British Conservatives suffer major setbacks in early local election results

Britain's Conservative Party suffered major setbacks on Friday in local elections that are seen as a barometer for how the party will perform in the next general election and a key test for embattled Prime Minister Rishi Sunak.

Only a small part of the results had been announced by midday on Friday, but the signs were already ominous for Sunak's Conservatives. The party has lost around 150 seats so far, including six in Hartlepool, north-east England, where it made inroads after Brexit but more recently lost ground to the resurgent Labor Party.

The Conservatives have won a notable victory in a closely watched race for mayor of Tees Valley, also in the north-east of England, where the Conservative incumbent, Ben Houchen, held on, winning a narrow majority.

Elsewhere, however, the picture has been uniformly bleak for Sunak, under whose leadership the Conservatives have trailed the opposition Labor Party by double figures in national polls for 18 months.

In Blackpool South, a northern coastal district, Labor won a special election for a parliamentary seat in a huge swing of votes away from the Conservatives, who had retained the seat but narrowly missed out on third place, behind Reform UK , a small right-wing party. . The previous Conservative MP, Scott Benton, resigned in March after becoming embroiled in a lobbying scandal.

The Labor leader, Keir Starmer, described the result there as a “seismic victory” and the most important result of the day, although many other races have yet to be declared.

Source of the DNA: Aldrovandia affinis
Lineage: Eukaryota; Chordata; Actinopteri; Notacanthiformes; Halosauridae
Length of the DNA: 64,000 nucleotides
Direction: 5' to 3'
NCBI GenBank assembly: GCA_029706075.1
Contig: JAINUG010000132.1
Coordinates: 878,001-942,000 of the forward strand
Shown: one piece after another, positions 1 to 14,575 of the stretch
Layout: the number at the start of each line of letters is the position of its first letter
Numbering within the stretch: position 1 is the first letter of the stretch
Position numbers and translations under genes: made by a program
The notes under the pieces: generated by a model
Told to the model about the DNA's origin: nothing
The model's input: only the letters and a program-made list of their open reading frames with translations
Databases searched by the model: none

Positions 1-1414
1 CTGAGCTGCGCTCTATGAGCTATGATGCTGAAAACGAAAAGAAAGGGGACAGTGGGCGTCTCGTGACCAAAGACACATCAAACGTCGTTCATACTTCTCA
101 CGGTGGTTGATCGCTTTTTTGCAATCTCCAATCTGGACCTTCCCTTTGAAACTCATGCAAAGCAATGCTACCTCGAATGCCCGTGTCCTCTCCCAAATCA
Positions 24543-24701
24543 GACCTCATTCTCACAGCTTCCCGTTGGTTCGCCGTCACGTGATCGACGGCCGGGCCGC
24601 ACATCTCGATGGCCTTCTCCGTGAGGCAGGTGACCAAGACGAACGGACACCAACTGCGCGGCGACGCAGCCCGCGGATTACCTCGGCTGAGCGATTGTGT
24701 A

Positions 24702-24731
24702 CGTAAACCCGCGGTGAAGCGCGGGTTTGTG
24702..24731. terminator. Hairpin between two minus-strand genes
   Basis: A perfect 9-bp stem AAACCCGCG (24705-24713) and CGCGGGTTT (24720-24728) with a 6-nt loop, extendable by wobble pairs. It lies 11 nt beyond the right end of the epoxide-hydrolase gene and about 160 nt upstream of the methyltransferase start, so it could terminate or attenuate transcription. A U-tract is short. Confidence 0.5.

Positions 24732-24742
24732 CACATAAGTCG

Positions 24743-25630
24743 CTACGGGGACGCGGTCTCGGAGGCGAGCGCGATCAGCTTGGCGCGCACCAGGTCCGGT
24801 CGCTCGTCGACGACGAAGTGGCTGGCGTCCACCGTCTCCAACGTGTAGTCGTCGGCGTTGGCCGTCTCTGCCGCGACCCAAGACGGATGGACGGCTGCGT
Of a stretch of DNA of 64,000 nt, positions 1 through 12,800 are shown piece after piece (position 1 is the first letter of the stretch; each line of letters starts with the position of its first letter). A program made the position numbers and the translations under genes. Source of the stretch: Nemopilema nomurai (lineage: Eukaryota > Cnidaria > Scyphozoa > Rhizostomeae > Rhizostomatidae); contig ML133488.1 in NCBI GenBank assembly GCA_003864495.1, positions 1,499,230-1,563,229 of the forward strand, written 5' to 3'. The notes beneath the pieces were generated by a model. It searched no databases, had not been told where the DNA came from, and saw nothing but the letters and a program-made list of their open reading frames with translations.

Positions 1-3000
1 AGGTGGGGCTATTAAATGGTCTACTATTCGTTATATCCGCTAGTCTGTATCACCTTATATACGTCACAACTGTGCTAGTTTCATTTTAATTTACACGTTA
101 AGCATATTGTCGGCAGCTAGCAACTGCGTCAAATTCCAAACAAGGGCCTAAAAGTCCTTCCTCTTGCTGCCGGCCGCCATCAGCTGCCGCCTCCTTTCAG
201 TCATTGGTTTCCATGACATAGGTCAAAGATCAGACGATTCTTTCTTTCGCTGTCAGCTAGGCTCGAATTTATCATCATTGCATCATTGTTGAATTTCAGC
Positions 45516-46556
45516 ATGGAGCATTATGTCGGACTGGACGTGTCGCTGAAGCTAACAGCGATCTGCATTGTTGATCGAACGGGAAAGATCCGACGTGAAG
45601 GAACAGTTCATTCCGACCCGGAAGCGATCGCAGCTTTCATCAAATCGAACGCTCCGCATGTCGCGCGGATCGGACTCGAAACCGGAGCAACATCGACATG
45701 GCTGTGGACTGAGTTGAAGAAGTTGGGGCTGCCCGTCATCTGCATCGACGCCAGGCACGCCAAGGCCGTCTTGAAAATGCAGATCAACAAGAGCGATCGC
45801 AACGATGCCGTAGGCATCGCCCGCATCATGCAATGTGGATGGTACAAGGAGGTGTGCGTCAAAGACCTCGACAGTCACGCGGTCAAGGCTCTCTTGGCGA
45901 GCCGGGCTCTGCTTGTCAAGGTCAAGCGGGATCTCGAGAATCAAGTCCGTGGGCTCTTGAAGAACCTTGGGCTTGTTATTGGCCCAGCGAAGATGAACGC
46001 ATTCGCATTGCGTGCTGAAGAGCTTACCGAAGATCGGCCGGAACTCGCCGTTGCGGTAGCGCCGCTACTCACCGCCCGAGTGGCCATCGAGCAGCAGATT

“This is the only contest where voters have had the chance to send a message directly to Rishi Sunak's Conservatives,” Starmer said, “and that message is an overwhelming vote for change.”

Voters went to the polls on Thursday in 107 towns and cities across England to elect members of local councils and 11 mayors, including those in London, the West Midlands and the Tees Valley in northeast England. Further results will be announced throughout Friday and the weekend.

With Sunak's party badly divided and time running out before he must call a general election by next January, the results have come under scrutiny. While analysts had expected the Conservatives to lose a significant number of seats, a worse-than-expected result could galvanize Sunak's critics within the party into a bid to topple him and install another leader.

The prime minister's allies hope that some big victories – notably in two regional mayoral races – will reassure Conservative lawmakers, stabilize his shaky leadership and end speculation about whether he will lead the party into a general election, due in the autumn .

Houchen's victory in the first of these, at Tees Valley, eased some of the pressure on Sunak. But even that glimmer of good news was double-edged because Houchen campaigned primarily on his brand, rather than his party affiliation, and his majority dropped from nearly 73% of the vote in 2021 to about 53 %.

The result of the other major mayoral contest, in the West Midlands, is not expected until Saturday and the local Conservative candidate, Andy Street, also distanced himself from the party during the campaign.

Even if the Conservatives win both races, they still stand to lose at least 400 council seats out of the 985 they are defending. Many of these elections take place in towns and cities traditionally dominated by the Labor Party, but which have switched to the Conservatives in the years following the 2016 Brexit referendum.